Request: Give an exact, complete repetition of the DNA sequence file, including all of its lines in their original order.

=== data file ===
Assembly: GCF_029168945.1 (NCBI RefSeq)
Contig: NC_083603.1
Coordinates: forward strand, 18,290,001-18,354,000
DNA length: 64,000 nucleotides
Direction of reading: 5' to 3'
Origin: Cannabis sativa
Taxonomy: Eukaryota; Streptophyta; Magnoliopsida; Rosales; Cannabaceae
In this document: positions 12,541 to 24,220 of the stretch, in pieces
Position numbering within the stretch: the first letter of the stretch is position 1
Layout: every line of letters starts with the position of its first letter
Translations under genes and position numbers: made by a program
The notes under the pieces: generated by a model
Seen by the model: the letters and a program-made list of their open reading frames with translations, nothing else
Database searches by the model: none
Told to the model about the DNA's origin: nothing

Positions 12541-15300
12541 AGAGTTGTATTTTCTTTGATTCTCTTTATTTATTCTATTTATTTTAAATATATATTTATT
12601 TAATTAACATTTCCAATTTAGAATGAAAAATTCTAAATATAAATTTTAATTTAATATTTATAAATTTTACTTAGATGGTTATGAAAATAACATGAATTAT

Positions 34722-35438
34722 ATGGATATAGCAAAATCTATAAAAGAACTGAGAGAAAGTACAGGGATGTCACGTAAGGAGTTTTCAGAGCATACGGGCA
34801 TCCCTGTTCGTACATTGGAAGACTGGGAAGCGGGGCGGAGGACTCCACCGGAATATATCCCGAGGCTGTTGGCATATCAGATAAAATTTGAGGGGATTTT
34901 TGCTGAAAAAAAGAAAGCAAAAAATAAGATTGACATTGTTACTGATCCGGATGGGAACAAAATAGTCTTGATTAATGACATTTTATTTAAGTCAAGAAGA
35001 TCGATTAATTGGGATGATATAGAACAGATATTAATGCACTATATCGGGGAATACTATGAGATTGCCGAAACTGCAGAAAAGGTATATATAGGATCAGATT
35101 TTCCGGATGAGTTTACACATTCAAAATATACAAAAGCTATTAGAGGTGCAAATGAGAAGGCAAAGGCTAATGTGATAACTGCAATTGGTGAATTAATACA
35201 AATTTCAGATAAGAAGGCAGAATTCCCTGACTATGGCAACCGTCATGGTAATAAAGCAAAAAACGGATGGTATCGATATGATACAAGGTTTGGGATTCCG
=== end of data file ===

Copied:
Assembly: GCF_029168945.1 (NCBI RefSeq)
Contig: NC_083603.1
Coordinates: forward strand, 18,290,001-18,354,000
DNA length: 64,000 nucleotides
Direction of reading: 5' to 3'
Origin: Cannabis sativa
Taxonomy: Eukaryota; Streptophyta; Magnoliopsida; Rosales; Cannabaceae
In this document: positions 12,541 to 24,220 of the stretch, in pieces
Position numbering within the stretch: the first letter of the stretch is position 1
Layout: every line of letters starts with the position of its first letter
Translations under genes and position numbers: made by a program
The notes under the pieces: generated by a model
Seen by the model: the letters and a program-made list of their open reading frames with translations, nothing else
Database searches by the model: none
Told to the model about the DNA's origin: nothing

Positions 12541-15300
12541 AGAGTTGTATTTTCTTTGATTCTCTTTATTTATTCTATTTATTTTAAATATATATTTATT
12601 TAATTAACATTTCCAATTTAGAATGAAAAATTCTAAATATAAATTTTAATTTAATATTTATAAATTTTACTTAGATGGTTATGAAAATAACATGAATTAT

Positions 34722-35438
34722 ATGGATATAGCAAAATCTATAAAAGAACTGAGAGAAAGTACAGGGATGTCACGTAAGGAGTTTTCAGAGCATACGGGCA
34801 TCCCTGTTCGTACATTGGAAGACTGGGAAGCGGGGCGGAGGACTCCACCGGAATATATCCCGAGGCTGTTGGCATATCAGATAAAATTTGAGGGGATTTT
34901 TGCTGAAAAAAAGAAAGCAAAAAATAAGATTGACATTGTTACTGATCCGGATGGGAACAAAATAGTCTTGATTAATGACATTTTATTTAAGTCAAGAAGA
35001 TCGATTAATTGGGATGATATAGAACAGATATTAATGCACTATATCGGGGAATACTATGAGATTGCCGAAACTGCAGAAAAGGTATATATAGGATCAGATT
35101 TTCCGGATGAGTTTACACATTCAAAATATACAAAAGCTATTAGAGGTGCAAATGAGAAGGCAAAGGCTAATGTGATAACTGCAATTGGTGAATTAATACA
35201 AATTTCAGATAAGAAGGCAGAATTCCCTGACTATGGCAACCGTCATGGTAATAAAGCAAAAAACGGATGGTATCGATATGATACAAGGTTTGGGATTCCG